Skip to main content Skip to footer

Land Rights

The purchase and lease of vast tracts of land from poor, developing countries by wealthier nations and international private investors has led to debate about whether land investment is a tool for development or force of displacement.

Overview

Secure land tenure is not just crucial to have a place to call home — it is also the basis of the livelihood for billions of people, especially Indigenous communities, farmers, herders, and fisherfolk. For the majority in this world, land is the common good, which communities share, preserve, and manage collectively.

However, following the 2007-2008 high food price crisis and financial crisis. looking for the next commodity to invest in, “investors” including multinational corporations, private equity firms, and pension funds, swarmed in to take over lands around the world. Their goal has been to convert smallholder farms, grasslands, and forests into monoculture plantations, cattle ranches, and mines.

Faced with this threat, local communities and Indigenous groups have been on the frontline in the struggle against land grabbing and destructive practices. Their claim over land and their resistance to its takeover is viewed as an obstacle to investment and business. This is why many governments around the world are encouraged to adopt the Western capitalist notion of private land ownership. Adopting this notion would make land a commodity and lead to the creation of land markets so that land can be leased or sold and put into so-called “productive use” to “unlock its value.” The World Bank is a key actor in the push to privatize and commodify land. In 2017, its Enabling the Business of Agriculture report prescribed policy measures to governments in order to “enhance the productivity of land use” and encourage agribusiness expansion. These included formalizing private property rights, easing the sale and lease of land for commercial use, and systematizing the sale of public land by auction.

However, the lack of evidence of development outcomes associated with the introduction of private title systems makes it clear that the privatization of land has nothing to do with fighting poverty or improving livelihoods. The “creation” of land markets has actually been repeatedly found to solidify existing inequalities in access to land. Within a market system where land is nothing more than a commodity, corporations and wealthy individuals can price farmers and herders, who rely on land for their livelihoods, out of the markets.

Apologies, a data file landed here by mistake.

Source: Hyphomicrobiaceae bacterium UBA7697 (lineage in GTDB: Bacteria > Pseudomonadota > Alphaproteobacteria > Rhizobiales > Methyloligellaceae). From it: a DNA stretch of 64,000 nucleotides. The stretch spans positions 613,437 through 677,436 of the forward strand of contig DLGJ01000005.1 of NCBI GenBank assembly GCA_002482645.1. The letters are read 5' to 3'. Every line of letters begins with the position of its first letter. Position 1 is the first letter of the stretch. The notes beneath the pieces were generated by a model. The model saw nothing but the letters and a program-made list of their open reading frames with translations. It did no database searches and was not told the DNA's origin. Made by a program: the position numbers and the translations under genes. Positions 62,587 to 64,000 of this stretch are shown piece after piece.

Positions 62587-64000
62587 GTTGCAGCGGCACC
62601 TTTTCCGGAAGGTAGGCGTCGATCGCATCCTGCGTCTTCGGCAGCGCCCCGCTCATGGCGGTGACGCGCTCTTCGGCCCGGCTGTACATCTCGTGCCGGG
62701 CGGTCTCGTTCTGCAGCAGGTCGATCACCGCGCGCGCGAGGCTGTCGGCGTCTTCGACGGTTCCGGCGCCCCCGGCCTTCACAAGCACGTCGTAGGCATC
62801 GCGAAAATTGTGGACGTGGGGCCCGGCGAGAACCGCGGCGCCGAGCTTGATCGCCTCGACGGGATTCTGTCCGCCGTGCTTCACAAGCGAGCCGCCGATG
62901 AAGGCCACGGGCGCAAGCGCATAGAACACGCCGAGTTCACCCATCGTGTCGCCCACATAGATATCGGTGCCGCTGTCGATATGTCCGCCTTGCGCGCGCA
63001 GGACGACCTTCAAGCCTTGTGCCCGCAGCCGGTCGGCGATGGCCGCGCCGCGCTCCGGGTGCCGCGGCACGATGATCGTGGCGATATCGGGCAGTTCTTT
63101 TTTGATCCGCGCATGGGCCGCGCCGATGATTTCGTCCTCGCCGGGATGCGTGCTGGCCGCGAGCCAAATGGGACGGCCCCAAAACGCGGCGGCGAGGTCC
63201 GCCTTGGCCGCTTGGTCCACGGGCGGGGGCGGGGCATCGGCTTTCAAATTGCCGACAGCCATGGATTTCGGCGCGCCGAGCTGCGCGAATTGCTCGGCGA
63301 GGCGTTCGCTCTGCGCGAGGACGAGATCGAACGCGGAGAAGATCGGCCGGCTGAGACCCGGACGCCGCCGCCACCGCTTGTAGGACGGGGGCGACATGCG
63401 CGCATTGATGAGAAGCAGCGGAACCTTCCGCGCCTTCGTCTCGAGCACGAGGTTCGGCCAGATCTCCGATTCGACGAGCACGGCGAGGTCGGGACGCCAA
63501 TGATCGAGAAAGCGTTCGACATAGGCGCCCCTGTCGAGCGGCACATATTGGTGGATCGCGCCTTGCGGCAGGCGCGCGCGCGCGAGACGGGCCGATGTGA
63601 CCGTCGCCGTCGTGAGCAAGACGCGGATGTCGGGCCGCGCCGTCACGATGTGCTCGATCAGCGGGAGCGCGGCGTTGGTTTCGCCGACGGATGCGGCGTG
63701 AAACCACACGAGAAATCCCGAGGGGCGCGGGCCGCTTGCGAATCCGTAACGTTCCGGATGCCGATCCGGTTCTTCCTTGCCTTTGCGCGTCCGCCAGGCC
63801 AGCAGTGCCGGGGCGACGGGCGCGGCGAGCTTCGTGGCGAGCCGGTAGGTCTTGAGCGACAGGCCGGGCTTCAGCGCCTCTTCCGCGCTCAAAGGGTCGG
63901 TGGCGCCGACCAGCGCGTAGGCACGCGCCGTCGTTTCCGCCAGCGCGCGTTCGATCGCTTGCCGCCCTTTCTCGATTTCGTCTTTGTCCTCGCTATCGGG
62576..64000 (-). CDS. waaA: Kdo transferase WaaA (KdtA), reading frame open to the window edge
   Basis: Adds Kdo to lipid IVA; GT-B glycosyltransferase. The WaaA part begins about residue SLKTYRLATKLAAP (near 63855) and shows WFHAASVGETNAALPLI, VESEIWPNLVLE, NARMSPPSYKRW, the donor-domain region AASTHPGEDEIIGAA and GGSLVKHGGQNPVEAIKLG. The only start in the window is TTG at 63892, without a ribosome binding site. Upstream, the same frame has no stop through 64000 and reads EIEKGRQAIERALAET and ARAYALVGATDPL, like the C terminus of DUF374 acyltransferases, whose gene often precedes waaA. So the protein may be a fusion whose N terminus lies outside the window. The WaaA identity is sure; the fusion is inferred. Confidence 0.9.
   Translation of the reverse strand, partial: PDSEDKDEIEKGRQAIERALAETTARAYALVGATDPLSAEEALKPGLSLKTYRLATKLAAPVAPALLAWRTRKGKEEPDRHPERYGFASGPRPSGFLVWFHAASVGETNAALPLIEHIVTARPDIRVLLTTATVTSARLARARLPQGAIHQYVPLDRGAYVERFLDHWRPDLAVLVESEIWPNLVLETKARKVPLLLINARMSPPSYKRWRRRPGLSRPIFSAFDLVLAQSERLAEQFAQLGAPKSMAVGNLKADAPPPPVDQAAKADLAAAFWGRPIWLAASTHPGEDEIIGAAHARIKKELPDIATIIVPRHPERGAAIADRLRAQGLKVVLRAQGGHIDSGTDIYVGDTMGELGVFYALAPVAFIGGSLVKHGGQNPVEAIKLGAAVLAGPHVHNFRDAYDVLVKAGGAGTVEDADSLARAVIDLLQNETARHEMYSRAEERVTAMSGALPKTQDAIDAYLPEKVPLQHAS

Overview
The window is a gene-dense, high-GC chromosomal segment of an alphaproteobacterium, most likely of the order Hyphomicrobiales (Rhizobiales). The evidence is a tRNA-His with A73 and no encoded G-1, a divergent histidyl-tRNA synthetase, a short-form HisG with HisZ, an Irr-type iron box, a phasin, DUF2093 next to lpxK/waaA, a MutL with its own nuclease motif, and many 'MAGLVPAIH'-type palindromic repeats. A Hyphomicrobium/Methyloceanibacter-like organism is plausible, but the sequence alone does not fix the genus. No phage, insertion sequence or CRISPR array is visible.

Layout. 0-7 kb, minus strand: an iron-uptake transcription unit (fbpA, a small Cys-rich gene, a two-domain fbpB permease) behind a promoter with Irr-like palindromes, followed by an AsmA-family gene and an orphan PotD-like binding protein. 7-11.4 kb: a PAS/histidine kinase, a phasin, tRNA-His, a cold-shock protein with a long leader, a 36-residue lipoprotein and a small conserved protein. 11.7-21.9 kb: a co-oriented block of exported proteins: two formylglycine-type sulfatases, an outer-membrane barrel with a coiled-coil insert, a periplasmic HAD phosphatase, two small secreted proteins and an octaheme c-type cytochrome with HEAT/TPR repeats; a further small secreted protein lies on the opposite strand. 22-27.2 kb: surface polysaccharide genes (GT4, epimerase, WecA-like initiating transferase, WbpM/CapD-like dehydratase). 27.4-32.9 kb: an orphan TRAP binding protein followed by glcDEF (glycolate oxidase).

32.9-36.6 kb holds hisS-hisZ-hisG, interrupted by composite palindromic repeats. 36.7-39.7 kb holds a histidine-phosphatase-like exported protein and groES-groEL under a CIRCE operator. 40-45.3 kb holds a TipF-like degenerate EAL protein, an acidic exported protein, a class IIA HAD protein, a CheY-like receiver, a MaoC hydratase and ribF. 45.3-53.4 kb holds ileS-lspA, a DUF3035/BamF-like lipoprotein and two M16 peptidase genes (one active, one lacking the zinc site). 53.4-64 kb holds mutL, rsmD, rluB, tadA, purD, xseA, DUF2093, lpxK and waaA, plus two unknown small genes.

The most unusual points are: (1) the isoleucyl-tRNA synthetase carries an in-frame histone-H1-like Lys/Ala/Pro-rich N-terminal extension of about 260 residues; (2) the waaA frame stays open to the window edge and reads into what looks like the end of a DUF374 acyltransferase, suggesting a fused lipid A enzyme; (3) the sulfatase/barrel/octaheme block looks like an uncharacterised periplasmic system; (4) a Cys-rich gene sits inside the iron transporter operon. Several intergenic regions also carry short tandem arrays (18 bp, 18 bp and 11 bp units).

Whether it is through large-scale extractive or agricultural projects, urban expansion, or privatization schemes that transform land into a marketable commodity, the threats to land rights are multiple and severe, driving the displacement of local communities and the destruction of their livelihoods.

What we are doing about it
  • The Oakland Institute is a leading voice on land rights issues, working on the front line of the struggle to defend land rights, uncovering the drivers, the actors, and the impacts of land grabbing around the world.

  • Through research, policy analysis, and advocacy campaigns, we work directly with communities to defend their land rights when threatened by governments, private corporations, and international development institutions.

  • On the policy level, the Institute produces research and evidence that promote tenure systems, which ensure the land rights of communities, Indigenous Peoples, farmers, and pastoralists.

Publications

Endless War report cover

Endless War: The Destroyed Land, Life, and Identity of the Tamil People in Sri Lanka

Endless War: The Destroyed Land, Life, and Identity of the Tamil People in Sri Lanka , brings forth shocking new evidence on the extent of the continued persecution of the minority Tamil population in the North and East of the country. Under the guise of “development projects,” government driven Sinhalese colonization is growing within Tamil areas with the intent to change demographics and deny Tamil communities access to their land...

This Is Our Land cover

This Is Our Land: Why Reject the Privatization of Customary Land